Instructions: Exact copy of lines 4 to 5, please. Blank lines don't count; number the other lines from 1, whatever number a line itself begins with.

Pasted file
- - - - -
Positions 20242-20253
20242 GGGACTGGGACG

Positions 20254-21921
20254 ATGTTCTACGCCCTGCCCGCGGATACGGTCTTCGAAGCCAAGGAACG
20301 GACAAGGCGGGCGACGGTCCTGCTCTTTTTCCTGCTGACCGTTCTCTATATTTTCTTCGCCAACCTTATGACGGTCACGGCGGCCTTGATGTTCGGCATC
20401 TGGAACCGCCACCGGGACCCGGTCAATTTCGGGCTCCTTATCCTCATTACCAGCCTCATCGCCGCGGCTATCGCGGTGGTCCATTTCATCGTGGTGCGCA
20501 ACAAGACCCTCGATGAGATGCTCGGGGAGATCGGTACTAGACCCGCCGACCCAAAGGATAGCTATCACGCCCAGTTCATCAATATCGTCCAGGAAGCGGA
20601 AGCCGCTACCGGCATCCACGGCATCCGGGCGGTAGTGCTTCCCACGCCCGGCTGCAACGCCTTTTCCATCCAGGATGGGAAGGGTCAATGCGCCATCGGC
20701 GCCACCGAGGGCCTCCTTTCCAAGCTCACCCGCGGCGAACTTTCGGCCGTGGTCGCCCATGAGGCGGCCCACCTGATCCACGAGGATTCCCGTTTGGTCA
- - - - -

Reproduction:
20254 ATGTTCTACGCCCTGCCCGCGGATACGGTCTTCGAAGCCAAGGAACG
20301 GACAAGGCGGGCGACGGTCCTGCTCTTTTTCCTGCTGACCGTTCTCTATATTTTCTTCGCCAACCTTATGACGGTCACGGCGGCCTTGATGTTCGGCATC